Shiner is alive & well to this very day, but more impressively -- they're still independent. Well done, cowboys.
1896, Tumwater, WA
Claim to fame:
Oly was a player in its heyday, buying up both Hamm's & Lone Star (for a time) with a war chest fortified via a loyal (and thirsty) Wash State market. But forget business: The brand endorsed
Evel Knievel. Seriously. So yeah -- hows that for fame?
The label fought hard through the Seventies before selling to Pabst in 1983. The brewery has been shuttered since 2003.
Claim to fame:
11 years before Washington became a state, this plucky brand had already entered its second decade (its ancestral Washington Brewery was founded in 1854). Urban legend
has it that the brewery's owner bribed a government official to rename Mt. Tacoma "Mt. Rainier".
Rainier was sold in 1916 when Washington banned booze; then sold again; then sold again. Eventually, it landed in Heileman's hands, who then sold it again. To Pabst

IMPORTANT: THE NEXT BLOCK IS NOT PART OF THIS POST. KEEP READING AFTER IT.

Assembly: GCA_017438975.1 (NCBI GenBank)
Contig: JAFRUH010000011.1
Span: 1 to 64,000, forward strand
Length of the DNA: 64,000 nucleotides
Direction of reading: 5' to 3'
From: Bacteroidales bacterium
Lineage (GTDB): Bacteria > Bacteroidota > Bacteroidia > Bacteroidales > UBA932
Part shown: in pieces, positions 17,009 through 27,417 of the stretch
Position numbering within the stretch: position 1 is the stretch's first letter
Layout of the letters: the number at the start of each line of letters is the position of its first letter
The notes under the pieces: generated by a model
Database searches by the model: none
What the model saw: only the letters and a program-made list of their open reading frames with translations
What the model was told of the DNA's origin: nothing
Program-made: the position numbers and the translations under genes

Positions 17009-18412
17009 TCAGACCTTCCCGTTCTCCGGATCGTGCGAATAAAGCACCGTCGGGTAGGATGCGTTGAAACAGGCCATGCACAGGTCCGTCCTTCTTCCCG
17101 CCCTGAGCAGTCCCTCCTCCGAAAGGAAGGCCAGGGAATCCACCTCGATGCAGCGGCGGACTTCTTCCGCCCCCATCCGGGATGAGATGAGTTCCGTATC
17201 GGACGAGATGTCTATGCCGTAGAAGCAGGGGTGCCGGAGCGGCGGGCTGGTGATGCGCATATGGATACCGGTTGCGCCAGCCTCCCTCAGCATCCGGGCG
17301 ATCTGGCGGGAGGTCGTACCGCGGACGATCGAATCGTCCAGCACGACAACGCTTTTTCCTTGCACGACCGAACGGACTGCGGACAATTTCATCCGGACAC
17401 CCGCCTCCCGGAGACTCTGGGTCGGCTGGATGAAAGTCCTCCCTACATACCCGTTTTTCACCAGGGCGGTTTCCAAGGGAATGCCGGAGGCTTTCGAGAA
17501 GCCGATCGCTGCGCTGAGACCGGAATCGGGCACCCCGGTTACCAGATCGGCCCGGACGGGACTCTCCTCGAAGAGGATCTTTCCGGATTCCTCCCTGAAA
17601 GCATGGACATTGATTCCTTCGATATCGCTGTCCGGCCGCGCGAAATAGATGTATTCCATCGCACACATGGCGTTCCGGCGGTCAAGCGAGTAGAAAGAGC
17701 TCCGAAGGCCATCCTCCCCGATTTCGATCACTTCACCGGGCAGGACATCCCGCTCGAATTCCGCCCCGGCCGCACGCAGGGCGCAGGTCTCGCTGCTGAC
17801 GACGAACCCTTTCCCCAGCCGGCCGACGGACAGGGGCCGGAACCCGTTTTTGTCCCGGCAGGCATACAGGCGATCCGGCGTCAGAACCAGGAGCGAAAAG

. Nevertheless, it remains an Evergreen State mainstay to this day.
1973, Eureka, CA
Claim to fame:
Unlike many of its elders, Derby never went through Prohibition, so it hit markets with a vengeance once that horrid law was repealed. It was also a "store brand" owned by Safeway -- an early predecessor to Whole Foods'
& Trader Joe's
own direct-sale efforts decades later.
Safeway sold most of its locations in 1988, and somewhere in the ensuing shuffle, Brown Derby was discontinued.
Founded: 1907, San Francisco
Home territory: CA
Claim to fame: Initially, the A was just an extension of Oly's Washington brand, but when an earthquake took out much of Frisco's existing breweries in 1906, the company captured the market with a whole separate brand. Legendary boxer Jack Dempsey was the spokesman for an offshoot label (Bulldog).
Present-day status: The brand changed names & owners several times, but lives on today as part of North Coast Brewing.
Founded: 1934, San Francisco
Home territory: CA, ID, NV, UT, MT, and of course, Vancouver Island
Claim to fame: The lager didn't make as many appearances in pop culture as many of its competitors, but Jack Nicholson could be seen crushing Luckys in many scenes of Five Easy Pieces. And about that Vancouver thing: the brew has a strong following in the city owing to Lucky's onetime brewery there.
Present-day status: The X can be found sporadically throughout California, the Pacific-Northwest, and Western Canada.